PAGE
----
Social and human sciences, arts and letters as central to post-COVID reconstructive approaches
It is a very singular new year for our research community, which has been challenged by the issues that the COVID-19 pandemic has given rise to and exacerbated. In addition to the health-related complications caused by the crisis, an array of systemic and situational needs became quite apparent. We all recognize how the pandemic has revealed and accelerated sometimes dramatic social, economic and socioemotional conditions. Even so, we can collectively take some comfort in knowing that it may also give impetus to solutions in so far as it fosters new approaches and collaboration.
Once again, research in social sciences, humanities, art and literature (SSHAL) has a key role to play to elucidate social disruptions, explain the causes and translate the complexity of the distressing and sometimes disastrous phenomena and effects that can stem from certain living conditions. Above all, the SSHAL can propose initiatives and approaches to intervention, recommend actions and support reconstructive processes. More than ever, our research is essential to matters that touch upon planning, well-being, communications, economics, education, ethics and equity, change management, governance, relationships, mental health and work—in sum every issue that impacts individuals, communities and society—and can perhaps also provide meaning to the current situation and a direction for what we intend to build. We expect a lot from researchers' expertise and work, and I am committed to supporting our community members' efforts as best I can.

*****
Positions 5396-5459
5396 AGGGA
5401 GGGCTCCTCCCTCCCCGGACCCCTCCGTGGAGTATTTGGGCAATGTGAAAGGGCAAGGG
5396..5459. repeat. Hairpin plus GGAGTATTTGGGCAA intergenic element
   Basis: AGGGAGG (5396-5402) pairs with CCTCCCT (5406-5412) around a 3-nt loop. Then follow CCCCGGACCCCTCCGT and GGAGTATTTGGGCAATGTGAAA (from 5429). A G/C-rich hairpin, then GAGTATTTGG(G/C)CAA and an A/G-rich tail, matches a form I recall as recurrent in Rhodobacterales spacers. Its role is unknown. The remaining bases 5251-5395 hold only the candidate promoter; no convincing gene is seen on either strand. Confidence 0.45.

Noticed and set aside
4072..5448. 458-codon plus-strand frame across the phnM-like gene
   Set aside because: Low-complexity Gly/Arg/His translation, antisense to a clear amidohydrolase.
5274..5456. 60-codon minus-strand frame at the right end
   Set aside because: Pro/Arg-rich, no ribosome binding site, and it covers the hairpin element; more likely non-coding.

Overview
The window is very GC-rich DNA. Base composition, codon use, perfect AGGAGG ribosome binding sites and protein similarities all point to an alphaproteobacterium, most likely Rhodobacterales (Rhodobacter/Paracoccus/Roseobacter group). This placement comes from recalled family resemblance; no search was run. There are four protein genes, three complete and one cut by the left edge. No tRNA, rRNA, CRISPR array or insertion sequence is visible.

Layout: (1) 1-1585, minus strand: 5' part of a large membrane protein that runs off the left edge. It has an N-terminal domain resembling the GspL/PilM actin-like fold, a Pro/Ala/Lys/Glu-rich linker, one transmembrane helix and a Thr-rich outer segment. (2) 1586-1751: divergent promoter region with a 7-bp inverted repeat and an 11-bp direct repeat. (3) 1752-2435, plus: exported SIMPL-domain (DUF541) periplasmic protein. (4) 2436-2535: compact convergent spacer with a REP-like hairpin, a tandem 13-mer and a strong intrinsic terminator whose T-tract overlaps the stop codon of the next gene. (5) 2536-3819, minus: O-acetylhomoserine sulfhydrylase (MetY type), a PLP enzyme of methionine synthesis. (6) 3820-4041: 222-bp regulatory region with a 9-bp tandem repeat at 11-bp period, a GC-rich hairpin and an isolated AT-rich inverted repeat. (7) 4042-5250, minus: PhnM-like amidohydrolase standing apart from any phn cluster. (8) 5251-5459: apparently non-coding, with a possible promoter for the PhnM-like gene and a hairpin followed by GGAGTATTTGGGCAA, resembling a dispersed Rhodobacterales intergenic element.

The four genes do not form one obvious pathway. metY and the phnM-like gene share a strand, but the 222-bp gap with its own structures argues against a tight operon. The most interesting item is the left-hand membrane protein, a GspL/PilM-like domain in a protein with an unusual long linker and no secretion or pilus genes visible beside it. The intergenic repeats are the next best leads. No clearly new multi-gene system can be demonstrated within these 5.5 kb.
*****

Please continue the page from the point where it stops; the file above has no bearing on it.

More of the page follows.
Among the major projects the Fonds is currently focused on is the call to create the Québec network for circular economy research, the Réseau québécois de recherche en économie circulaire, which, we very much hope, will help revitalize the province's economy by ensuring it draws on the principles of sustainable development. Thanks to the reinvestment in the Fonds that was recently announced, other research initiatives in critical sectors are planned in areas including education. In partnership with government departments and agencies, we will also announce new competitions under the Concerted Actions program to lead research projects related to the pandemic. In addition, in collaboration with the Fonds Nature et technologies, we recently launched the first edition of the very promising PRISME program to cultivate closer links between art and science.
Finally, as we do periodically, we are beginning work on our 2022–2026 strategic plan. It is the opportunity to review our objectives and commitments in collaboration with the members of our community. In this respect, a number of topics are now the focus of our attention, including access to data for research, equity, diversity and inclusion in the research grant review process, the development of relevant and reliable indicators to assess research impacts, the links between science and society, the need for open science and the simplification of our processes.
In other words, there is no shortage of projects! With this in mind, I would like to thank all those who help us move forward in our discussions. There is your research, of course, but there is also the work of the board of directors, scientific advisors and, as always, the Fonds' extraordinary team, whose members were exemplary in their adaptation to the demands of confinement and telework and managed to meet our deadlines and adopt all the measures required to make the tasks of the members of our research community a tad easier.
In closing, despite the significant challenges we face, I would like to wish us all a little more lightness and serenity in 2021.